The occurrence of the disease in India has been reported from Madhya Bharat as early as 1952. In favourable weather, the disease causes significant yield reductions.


  • Initial infection occurs on radicles causing brown lesions, rotting of tissues and finally pre-emergence mortality.
  • In post-emergence, underground portion of hypocotyls initially develops lesions, which slowly coalesced and girdled the region leading to death of the plants.
  • Adult stage symptoms are typical and characteristic of Fusarium wilt.
  • The wilt symptoms are initiated by yellowing and curling of lower leaves.
  • Gradually these symptoms get extended up to the apical portion, and during this period lower leaves become dry and plants droop.
  • Affected plants generally remain stunted and bear less flowers and fruits.
  • The fungus responsible for this disease is Fusarium oxysporum f.sp. coriandri Narula & Joshi.
  • The mycelium is abundant, fluffy and cottony white to light pink, both micro- and macro conidia are produced.
  • Later in the season chlamydospores are also produced.
Disease cycle and epidemiology:
  • The fungus is soil borne and overwinters in the form of chlamydospores.
  • In favourable weather conditions, chlamydospores germinate and cause infection.
  • Microconidia and macroconidia are produced which cause secondary infections.
  • Optimum temperature and pH for the disease is 28o C and 5.8 to 6.9, respectively.
  • Infection increased with the increasing soil moisture content.

i) Follow long crop rotations.
ii) Collect and burn the infected plant debris
iii) Addition of oil cakes in the soil and raising of soil pH to 8.2 is also found effective in reducing the disease incidence.
iv) Coriander varieties/ lines like MP 5365 and UD 373 showed least infection to the disease and can be used in breeding programme for developing resistant varieties.
v) Treat the seed with carbendazim (0.2%) followed by sprays with carbendazim (0.1%) reduce the disease.
vi) Seed treatment with Trichoderma viride (4g/kg seed) was also found effective in reducing the disease incidence.


It is the most important disease of this crop causing considerable yield losses.


  • The disease is systemic in nature and manifests in the form of tumour like swellings on all aerial parts of the plants (Plate-1a).
  • The galls are soft and fleshy when young, later becoming hard and woody as they grow old.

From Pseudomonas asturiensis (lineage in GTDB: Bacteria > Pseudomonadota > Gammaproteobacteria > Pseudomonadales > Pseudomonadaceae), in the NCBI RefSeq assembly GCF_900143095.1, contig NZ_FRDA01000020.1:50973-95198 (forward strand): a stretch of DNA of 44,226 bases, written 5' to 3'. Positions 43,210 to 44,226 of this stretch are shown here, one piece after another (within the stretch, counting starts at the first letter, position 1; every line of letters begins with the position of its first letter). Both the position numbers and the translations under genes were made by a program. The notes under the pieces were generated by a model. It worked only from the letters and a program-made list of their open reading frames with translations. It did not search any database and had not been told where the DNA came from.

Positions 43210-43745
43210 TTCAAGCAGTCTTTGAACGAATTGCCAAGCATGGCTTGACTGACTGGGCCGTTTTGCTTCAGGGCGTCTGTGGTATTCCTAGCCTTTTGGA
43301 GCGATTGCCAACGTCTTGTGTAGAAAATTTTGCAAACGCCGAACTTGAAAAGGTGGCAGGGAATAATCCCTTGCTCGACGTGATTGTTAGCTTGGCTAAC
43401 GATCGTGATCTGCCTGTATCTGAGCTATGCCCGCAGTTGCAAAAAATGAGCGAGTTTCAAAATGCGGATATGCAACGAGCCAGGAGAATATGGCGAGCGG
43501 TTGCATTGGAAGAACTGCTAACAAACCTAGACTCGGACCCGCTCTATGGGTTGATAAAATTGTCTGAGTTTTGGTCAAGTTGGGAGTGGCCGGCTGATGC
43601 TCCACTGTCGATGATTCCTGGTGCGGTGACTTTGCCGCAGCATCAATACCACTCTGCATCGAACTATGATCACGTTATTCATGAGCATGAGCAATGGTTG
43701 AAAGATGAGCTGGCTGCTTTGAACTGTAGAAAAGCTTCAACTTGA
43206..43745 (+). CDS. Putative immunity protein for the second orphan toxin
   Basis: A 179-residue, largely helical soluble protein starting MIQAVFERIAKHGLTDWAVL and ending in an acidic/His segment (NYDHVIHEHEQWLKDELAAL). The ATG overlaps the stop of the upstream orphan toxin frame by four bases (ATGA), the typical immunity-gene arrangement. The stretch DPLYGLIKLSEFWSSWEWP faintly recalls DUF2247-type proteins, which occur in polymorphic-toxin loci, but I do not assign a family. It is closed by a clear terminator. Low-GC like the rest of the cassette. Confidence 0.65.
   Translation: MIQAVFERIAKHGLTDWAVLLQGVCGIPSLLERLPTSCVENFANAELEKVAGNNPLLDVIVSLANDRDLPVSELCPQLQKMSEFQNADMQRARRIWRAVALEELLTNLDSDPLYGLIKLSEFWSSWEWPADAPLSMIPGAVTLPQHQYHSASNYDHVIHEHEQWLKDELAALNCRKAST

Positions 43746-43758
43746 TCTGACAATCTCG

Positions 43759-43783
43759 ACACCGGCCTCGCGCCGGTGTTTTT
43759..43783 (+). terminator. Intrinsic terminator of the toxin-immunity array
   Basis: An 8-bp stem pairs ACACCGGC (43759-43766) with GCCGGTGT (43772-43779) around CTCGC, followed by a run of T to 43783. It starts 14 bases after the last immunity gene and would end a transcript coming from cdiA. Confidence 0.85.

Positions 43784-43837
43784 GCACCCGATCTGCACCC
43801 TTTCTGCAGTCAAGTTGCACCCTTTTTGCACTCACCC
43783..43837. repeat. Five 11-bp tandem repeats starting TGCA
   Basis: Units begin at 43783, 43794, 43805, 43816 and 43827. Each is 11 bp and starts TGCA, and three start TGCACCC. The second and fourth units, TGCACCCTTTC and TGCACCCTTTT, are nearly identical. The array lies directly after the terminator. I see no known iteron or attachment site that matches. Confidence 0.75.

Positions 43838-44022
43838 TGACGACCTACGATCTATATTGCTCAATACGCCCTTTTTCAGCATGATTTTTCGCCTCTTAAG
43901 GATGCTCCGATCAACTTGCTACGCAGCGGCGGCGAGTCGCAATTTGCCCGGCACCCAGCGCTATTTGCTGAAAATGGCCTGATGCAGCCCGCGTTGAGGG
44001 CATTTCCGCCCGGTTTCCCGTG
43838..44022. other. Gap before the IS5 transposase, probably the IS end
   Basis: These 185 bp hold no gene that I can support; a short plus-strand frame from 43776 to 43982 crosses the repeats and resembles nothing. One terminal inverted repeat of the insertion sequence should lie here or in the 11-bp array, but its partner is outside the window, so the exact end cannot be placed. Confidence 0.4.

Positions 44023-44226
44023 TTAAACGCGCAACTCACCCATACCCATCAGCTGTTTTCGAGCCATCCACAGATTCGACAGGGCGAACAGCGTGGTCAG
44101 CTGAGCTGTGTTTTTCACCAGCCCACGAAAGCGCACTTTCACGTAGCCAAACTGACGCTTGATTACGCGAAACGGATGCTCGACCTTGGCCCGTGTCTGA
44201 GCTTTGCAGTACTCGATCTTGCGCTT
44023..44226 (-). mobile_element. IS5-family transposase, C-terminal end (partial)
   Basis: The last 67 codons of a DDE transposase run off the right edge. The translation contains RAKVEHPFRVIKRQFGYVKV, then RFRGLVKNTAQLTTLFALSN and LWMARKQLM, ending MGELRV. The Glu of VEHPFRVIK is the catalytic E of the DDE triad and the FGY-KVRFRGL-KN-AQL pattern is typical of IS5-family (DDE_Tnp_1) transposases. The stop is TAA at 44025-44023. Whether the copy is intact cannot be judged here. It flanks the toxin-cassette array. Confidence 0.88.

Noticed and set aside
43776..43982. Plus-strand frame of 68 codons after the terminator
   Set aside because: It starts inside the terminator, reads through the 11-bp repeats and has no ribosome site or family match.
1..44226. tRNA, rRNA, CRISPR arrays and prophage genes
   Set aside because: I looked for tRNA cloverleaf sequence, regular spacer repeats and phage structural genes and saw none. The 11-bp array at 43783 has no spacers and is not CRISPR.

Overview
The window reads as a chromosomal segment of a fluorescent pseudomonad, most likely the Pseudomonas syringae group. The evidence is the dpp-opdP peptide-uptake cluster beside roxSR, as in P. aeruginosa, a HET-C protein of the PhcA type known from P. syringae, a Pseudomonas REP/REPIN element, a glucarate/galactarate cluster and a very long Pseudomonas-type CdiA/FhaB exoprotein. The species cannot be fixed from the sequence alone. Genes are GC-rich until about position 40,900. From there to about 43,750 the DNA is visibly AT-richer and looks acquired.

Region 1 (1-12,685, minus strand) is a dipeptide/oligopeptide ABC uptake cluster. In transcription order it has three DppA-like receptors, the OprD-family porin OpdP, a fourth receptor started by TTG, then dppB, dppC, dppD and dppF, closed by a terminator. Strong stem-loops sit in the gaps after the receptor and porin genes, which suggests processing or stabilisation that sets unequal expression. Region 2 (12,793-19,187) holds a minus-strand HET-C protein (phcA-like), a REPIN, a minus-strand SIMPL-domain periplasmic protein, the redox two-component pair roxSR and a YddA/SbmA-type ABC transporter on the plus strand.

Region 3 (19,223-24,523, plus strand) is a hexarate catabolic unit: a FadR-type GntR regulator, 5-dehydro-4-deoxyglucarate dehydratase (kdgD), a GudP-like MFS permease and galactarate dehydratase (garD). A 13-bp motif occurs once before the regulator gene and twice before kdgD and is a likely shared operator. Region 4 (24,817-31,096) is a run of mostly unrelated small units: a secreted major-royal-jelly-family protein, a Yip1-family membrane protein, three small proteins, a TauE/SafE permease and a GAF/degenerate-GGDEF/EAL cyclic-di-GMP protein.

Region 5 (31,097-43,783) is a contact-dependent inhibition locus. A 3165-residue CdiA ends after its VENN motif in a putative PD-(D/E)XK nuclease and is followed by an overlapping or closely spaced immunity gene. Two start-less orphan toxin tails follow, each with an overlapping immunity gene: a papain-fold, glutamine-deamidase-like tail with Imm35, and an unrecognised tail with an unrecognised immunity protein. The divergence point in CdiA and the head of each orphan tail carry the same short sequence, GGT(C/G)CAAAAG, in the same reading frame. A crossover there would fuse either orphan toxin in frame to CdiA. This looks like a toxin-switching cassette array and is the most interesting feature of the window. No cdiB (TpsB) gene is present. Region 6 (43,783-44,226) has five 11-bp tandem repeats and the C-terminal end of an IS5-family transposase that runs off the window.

• The peduncle as a whole appears abnormal with outgrowths or malformation along with hypertrophied flowers and fruits (Plate-1b).


  • Fungus responsible for this disease is Protomyces macrosporus Unger.
  • Hyphae are intercellular, closely septate and broad, branching is irregular, scattered cells in the hyphae swell, form ellipsoidal or globose bodies, which later develop in to chlamydospores.
  • As the chlamydospores mature, a thick, hyaline and three-layered wall measuring 50 to 60 ┬Ám in diameter surrounds them.
  • The mycelium of the fungus is only found in the tumours although the resting spores of the fungus cause systemic infection.
Disease cycle and epidemiology:
  • The disease is seed and soil borne in nature.
  • In soil the fungus overwinters in the form of chlamydospores.
  • The chalamydospores germinate in the presence of water by rupturing the outer wall.
  • The inner wall is pushed out to form vesicle, which appears in continuation with the mouth of the crack.
  • The protoplasm passes into this vesicle and the nucleus divides several times forming 100 to 200 daughter nuclei.
  • The protoplasm also divides by cleavage into several uninucleate masses.
  • On maturity, these spores separate and collect in the centre of the vesicle. The latter bursts and the spores are set free.
  • These spores further multiply by budding in yeast like fashion and cause infection of the host.
  • Minimum/maximum atmospheric temperature and relative humidity plays an important role in the initiation and development of this disease.